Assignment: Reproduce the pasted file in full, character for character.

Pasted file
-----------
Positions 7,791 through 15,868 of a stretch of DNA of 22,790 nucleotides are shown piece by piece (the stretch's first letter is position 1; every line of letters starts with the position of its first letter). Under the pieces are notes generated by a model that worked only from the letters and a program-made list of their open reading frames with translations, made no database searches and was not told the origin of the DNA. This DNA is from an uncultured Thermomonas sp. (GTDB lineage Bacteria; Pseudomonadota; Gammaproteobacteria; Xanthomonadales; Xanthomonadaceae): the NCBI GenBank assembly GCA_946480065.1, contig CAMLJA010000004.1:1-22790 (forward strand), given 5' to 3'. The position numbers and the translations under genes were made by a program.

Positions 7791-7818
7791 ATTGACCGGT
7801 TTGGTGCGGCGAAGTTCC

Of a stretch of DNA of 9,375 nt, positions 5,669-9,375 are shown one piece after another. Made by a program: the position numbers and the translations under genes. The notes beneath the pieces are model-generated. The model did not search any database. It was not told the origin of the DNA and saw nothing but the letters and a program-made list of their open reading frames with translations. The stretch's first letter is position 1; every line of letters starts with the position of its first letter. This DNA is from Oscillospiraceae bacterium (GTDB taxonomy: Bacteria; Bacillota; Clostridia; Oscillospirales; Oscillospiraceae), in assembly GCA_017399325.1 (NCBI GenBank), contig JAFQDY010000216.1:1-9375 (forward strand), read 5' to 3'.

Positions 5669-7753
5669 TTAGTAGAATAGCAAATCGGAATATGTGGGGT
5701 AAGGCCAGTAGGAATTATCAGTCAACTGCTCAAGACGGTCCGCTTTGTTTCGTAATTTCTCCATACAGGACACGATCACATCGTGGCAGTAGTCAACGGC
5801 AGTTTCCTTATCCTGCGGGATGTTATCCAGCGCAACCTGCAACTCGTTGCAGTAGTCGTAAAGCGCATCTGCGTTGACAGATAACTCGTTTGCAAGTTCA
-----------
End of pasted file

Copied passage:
Positions 7,791 through 15,868 of a stretch of DNA of 22,790 nucleotides are shown piece by piece (the stretch's first letter is position 1; every line of letters starts with the position of its first letter). Under the pieces are notes generated by a model that worked only from the letters and a program-made list of their open reading frames with translations, made no database searches and was not told the origin of the DNA. This DNA is from an uncultured Thermomonas sp. (GTDB lineage Bacteria; Pseudomonadota; Gammaproteobacteria; Xanthomonadales; Xanthomonadaceae): the NCBI GenBank assembly GCA_946480065.1, contig CAMLJA010000004.1:1-22790 (forward strand), given 5' to 3'. The position numbers and the translations under genes were made by a program.

Positions 7791-7818
7791 ATTGACCGGT
7801 TTGGTGCGGCGAAGTTCC

Of a stretch of DNA of 9,375 nt, positions 5,669-9,375 are shown one piece after another. Made by a program: the position numbers and the translations under genes. The notes beneath the pieces are model-generated. The model did not search any database. It was not told the origin of the DNA and saw nothing but the letters and a program-made list of their open reading frames with translations. The stretch's first letter is position 1; every line of letters starts with the position of its first letter. This DNA is from Oscillospiraceae bacterium (GTDB taxonomy: Bacteria; Bacillota; Clostridia; Oscillospirales; Oscillospiraceae), in assembly GCA_017399325.1 (NCBI GenBank), contig JAFQDY010000216.1:1-9375 (forward strand), read 5' to 3'.

Positions 5669-7753
5669 TTAGTAGAATAGCAAATCGGAATATGTGGGGT
5701 AAGGCCAGTAGGAATTATCAGTCAACTGCTCAAGACGGTCCGCTTTGTTTCGTAATTTCTCCATACAGGACACGATCACATCGTGGCAGTAGTCAACGGC
5801 AGTTTCCTTATCCTGCGGGATGTTATCCAGCGCAACCTGCAACTCGTTGCAGTAGTCGTAAAGCGCATCTGCGTTGACAGATAACTCGTTTGCAAGTTCA